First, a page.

The Nexus of Pop-Culture Fandom

Guitar Hero Love Fest

Written by: The CinCitizens

Guitar Hero is the highly successful, award winning music video game originally available for the Playstation 2, with sequels available for the Xbox 360, PS3, and PC.  In this piece Big Ross and Rob van Winkle tag team not only to show some love for the game, but also discuss its surprising place in love and relationships.  

First up, Big Ross:

To paraphrase Tyler Durden:

Image“We've been raised to believe that one day we'd all be sports heroes, and movie gods, and rock stars. But we won't. And we're slowly learning that fact. And we are very, very pissed off.”

Well, okay, maybe not THAT pissed off.  Not pissed off enough to make our own explosives and demo a bunch of buildings like in Fight Club.  Maybe we’re not even pissed off so much as just disappointed and a little resentful that we’re stuck in a job that if we’re lucky, we don’t completely hate.  So how do we get out of the rut of our nine-to-five?  For a lot of people, video games offer the same thing that books and movies have had a monopoly over for years: escape. 

For a few hours you can get away from the reality of your current situation to be somewhere and someone else.  For some that desire is to be an elite athlete the likes of Lebron James or Tom Brady.  Others may want to walk in the shoes of the action stars such as Stallone or Schwarzenegger, and first-person shooters offer them the excitement of explosions and playing the hero.  But some people just want to be rock stars.  For years these poor souls were denied an outlet, until Guitar Hero came along.

Or maybe I’m full of shit and video games are just about having fun and unwinding a bit, which in that case it’s still a good thing Guitar Hero came along, because unfulfilled dreams of rock stardom aside, this game is a blast.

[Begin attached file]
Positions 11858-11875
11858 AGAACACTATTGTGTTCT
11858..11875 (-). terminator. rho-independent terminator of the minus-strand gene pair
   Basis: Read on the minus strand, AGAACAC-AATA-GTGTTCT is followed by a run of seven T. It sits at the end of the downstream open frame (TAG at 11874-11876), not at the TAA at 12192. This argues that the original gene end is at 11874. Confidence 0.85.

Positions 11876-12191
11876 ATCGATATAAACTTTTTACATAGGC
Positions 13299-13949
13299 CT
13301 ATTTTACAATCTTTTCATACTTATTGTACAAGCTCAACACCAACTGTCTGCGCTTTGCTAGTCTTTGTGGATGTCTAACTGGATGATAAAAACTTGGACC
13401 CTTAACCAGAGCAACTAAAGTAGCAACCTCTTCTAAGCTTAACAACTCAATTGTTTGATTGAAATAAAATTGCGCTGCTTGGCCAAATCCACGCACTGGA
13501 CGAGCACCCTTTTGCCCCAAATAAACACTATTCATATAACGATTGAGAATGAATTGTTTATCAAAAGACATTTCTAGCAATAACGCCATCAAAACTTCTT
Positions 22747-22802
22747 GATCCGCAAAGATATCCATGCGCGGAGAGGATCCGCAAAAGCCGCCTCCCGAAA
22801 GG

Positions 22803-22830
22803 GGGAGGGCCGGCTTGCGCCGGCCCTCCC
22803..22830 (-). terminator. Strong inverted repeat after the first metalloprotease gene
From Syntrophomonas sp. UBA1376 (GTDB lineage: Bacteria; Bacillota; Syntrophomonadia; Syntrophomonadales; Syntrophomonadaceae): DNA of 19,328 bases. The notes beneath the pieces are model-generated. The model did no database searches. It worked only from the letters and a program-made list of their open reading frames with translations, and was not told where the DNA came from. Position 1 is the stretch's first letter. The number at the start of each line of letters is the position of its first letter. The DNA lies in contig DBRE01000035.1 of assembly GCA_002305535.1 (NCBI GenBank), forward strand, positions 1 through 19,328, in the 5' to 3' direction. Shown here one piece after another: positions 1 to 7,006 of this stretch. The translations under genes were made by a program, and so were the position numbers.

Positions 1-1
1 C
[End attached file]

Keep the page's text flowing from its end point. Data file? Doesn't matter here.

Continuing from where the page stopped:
Guitar Hero is the new Dance Dance Revolution.  Instead of DDR’s stupid mat and boy band dance moves set to techno music, you get to shred on lead guitar to some of the greatest songs of rock ‘n roll.  However, as fun as Guitar Hero is to play, I have to give you a note of caution in the form of a personal anecdote.

I bought GH 2 for the Xbox 360 a few months ago and quickly blazed through the likes of Van Halen, Guns & Roses, and Lynrd Skynrd.  Then my girlfriend (who lives in another city) came to visit and noticed my GH 2 guitar controller sitting my television.  The exchange went something like this:

My girlfriend: “What is THAT?  Please tell me that’s a present for your nephew.”  Note – my nephew is five years old.

“No, that’s mine,” I replied.

“What’s it for?” my girlfriend asked suspiciously.

“It’s for a video game.  It’s called Guitar Hero.  It’s a lot of fun”

My girlfriend responded, incredulous, “Oh my God, are you kidding me?”

“No, here.” I say as I show her the game case.  “Do you want to try it?” I asked, with a hopeful note in my voice.

“NO!  Ugh, you’re such a nerd.” 

Fortunately for me, my girlfriend loves me even though I’m a huge geek.  But the lesson here, and I’m mainly talking to the guys reading this, is that Guitar Hero can be a lot of fun, but you might want to restrain yourself from totally geeking out over this game.  Why? Well, if that anecdote didn't convince you, take a look at this:

Now, this guy is really good at Guitar Hero, there’s no denying that.  And he might have a lot of great qualities that single women might find really attractive, but this isn’t one of them.  It’s pretty much guaranteed that this guy is not getting laid by any woman that lays eyes on this video.  So fellas, if you’re reading this, and you own Guitar Hero, by all means enjoy it, but play responsibly.  And if there are any ladies reading this that actually are fans of Guitar Hero perhaps you can talk some sense into my girlfriend.   

I cede the floor.